The loss of a loved one is a painful experience all of us have to go through at some point in our lives, but it is especially tragic when the loss is something that could have been prevented. At Wilson Law Office, our experienced wrongful death lawyers are here to help you recover after an untimely passing. When you work with our qualified law firm, we will assist you in pursuing your legal claim with proficiency and care. We understand what it takes to navigate the legal process and help you reach a favorable outcome after an unanticipated, wrongful death. We believe you should have access to swift answers and compassionate legal counsel.
Wrongful Death Lawsuits
A wrongful death lawsuit involves filing a wrongful death claim against someone who negligently caused someone else’s death. According to the Illinois Department of Public Health, motor vehicle accidents are the most common cause of wrongful deaths. Other fatal events often include product liability, animal attacks, medical malpractice, and workplace accidents.
A wrongful death lawsuit allows victims to seek damages and closure. Victims include anyone from the deceased’s estate, such as a spouse, child, or parents.
Illinois has two wrongful death laws: the Illinois Wrongful Death Act and the Illinois Survival Act. The Illinois Wrongful Death Act lets victims sue for financial losses. For instance, a wife’s death may leave the rest of her family without a source of income. The Illinois Survival Act covers economic and non-economic damages, such as emotional trauma, pain, and suffering.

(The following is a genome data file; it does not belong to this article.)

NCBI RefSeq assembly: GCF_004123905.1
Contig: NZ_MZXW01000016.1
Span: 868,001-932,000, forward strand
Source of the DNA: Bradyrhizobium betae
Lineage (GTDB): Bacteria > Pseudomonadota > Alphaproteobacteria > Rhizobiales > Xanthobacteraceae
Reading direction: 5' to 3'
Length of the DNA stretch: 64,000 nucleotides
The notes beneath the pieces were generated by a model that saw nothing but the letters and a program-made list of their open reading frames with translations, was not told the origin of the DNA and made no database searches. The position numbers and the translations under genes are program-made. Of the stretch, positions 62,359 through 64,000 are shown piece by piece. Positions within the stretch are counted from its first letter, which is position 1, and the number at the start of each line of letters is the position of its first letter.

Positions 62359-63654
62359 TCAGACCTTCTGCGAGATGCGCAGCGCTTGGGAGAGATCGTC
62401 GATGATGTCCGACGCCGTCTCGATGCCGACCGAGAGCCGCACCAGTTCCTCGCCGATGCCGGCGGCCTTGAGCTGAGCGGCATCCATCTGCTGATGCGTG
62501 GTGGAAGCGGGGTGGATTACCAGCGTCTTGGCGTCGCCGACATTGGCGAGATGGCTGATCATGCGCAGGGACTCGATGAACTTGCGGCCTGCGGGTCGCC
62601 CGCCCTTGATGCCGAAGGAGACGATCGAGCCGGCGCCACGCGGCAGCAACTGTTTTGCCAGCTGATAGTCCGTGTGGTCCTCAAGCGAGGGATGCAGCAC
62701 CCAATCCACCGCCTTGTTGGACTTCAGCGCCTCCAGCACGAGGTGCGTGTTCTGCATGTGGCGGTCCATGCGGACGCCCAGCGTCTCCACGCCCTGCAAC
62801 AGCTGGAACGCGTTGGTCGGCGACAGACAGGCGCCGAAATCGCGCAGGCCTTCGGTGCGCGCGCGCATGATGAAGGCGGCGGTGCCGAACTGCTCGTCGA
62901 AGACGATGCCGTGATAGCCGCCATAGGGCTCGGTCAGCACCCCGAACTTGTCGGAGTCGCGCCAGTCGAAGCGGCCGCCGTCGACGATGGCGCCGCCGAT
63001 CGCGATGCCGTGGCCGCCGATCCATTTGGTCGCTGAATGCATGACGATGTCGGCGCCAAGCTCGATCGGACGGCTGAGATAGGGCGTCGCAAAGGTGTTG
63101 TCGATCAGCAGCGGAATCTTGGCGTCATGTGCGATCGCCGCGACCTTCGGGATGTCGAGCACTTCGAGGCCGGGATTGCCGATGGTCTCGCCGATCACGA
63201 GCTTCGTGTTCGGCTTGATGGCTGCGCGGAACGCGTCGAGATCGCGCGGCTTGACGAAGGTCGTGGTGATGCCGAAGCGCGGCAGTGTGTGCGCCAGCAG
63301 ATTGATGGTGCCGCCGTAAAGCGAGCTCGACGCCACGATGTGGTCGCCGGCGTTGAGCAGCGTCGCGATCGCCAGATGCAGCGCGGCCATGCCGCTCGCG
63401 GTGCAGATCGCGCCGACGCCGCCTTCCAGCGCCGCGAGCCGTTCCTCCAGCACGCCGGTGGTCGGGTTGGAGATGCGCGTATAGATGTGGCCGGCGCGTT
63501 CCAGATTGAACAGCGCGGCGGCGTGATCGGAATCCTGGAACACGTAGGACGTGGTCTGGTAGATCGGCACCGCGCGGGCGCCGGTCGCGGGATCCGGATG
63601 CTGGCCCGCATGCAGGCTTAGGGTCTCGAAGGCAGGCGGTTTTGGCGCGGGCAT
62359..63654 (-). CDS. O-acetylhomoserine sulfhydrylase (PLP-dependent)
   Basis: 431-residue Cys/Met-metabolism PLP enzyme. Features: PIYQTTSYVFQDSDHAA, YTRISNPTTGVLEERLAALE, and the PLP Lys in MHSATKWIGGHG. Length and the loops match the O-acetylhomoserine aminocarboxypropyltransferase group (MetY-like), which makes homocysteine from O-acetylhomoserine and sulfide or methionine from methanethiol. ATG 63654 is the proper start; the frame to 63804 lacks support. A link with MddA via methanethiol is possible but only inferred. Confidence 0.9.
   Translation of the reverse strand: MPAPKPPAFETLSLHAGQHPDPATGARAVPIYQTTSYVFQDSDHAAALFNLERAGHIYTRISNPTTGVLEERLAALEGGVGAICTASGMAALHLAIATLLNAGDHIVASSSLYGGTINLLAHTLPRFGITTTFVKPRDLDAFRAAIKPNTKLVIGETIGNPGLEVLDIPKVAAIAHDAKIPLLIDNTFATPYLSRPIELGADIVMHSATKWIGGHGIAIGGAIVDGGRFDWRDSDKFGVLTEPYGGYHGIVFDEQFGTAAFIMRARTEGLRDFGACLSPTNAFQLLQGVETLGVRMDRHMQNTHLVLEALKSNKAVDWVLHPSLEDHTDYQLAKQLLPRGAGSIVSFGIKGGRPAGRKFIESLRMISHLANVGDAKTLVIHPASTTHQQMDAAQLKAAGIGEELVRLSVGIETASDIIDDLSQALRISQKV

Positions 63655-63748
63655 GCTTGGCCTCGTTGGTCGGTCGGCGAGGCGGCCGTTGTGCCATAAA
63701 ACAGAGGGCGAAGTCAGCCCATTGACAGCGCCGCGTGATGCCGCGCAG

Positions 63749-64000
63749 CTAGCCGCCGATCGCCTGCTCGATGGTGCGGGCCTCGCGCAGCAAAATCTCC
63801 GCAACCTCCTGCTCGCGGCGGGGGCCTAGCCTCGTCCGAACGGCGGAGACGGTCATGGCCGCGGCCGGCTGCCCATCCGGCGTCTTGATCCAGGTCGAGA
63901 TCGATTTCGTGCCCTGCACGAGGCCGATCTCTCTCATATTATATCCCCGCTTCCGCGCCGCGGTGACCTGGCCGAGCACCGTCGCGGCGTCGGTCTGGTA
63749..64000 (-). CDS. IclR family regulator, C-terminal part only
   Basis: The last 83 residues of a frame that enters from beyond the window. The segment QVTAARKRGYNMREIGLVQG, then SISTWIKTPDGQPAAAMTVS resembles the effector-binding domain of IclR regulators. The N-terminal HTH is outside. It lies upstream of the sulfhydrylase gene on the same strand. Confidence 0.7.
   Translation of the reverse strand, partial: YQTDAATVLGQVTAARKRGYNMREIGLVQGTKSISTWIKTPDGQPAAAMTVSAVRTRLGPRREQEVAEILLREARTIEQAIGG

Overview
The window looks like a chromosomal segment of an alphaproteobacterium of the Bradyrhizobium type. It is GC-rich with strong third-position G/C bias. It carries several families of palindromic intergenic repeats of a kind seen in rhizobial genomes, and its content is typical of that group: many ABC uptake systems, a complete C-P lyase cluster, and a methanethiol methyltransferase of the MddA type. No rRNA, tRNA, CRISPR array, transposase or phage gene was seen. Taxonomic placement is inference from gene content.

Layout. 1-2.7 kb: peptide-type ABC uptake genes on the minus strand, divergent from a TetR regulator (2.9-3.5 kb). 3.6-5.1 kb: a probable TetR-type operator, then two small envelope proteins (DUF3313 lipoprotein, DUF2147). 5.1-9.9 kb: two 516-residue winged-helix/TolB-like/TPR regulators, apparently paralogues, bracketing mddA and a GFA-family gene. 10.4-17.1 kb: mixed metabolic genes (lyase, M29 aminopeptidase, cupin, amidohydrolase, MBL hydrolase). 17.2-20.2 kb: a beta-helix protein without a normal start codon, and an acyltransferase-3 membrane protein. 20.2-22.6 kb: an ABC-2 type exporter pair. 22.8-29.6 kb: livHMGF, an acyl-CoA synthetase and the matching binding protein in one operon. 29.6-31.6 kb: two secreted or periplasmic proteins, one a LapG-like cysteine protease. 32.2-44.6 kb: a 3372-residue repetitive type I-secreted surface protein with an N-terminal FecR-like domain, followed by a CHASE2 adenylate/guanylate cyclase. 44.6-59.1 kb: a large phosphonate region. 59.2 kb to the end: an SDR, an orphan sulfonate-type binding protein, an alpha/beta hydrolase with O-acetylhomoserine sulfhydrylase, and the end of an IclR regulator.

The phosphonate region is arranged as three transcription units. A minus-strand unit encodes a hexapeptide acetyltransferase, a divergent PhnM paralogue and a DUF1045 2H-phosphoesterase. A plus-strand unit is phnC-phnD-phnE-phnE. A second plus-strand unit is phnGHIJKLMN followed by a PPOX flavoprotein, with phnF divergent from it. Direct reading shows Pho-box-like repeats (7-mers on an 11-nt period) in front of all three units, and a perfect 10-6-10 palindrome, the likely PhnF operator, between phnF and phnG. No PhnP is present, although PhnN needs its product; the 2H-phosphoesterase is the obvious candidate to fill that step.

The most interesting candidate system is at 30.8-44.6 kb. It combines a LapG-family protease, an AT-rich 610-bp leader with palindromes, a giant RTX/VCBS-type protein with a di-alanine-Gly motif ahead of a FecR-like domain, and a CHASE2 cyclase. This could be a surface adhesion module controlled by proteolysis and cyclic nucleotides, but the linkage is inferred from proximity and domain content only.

How to Prove a Wrongful Death
At Wilson Law Office, we must prove four elements to win a wrongful death case. First, we must demonstrate that there was a duty where the defendant had a reasonable responsibility to avoid hurting other people.
Second, we must show that the defendant breached this duty. They did not respect the legally established obligation, as when, for instance, a drunk driver is involved in a fatal car crash.
Third, we prove causation, meaning that the defendant’s actions must be shown to have led to the breach in duty. In the example above, this would mean proving that the motor vehicle accident in question would not have occurred had the defendant not been intoxicated. The legal phrase for this is “but for.”
Finally, we outline the wrongful death damages. We provide evidence that the victim sustained economic and non-economic damages because of the death. A deceased loved one may have incurred $15,000 worth of medical bills in the hospital, on top of causing significant emotional harm, with their passing.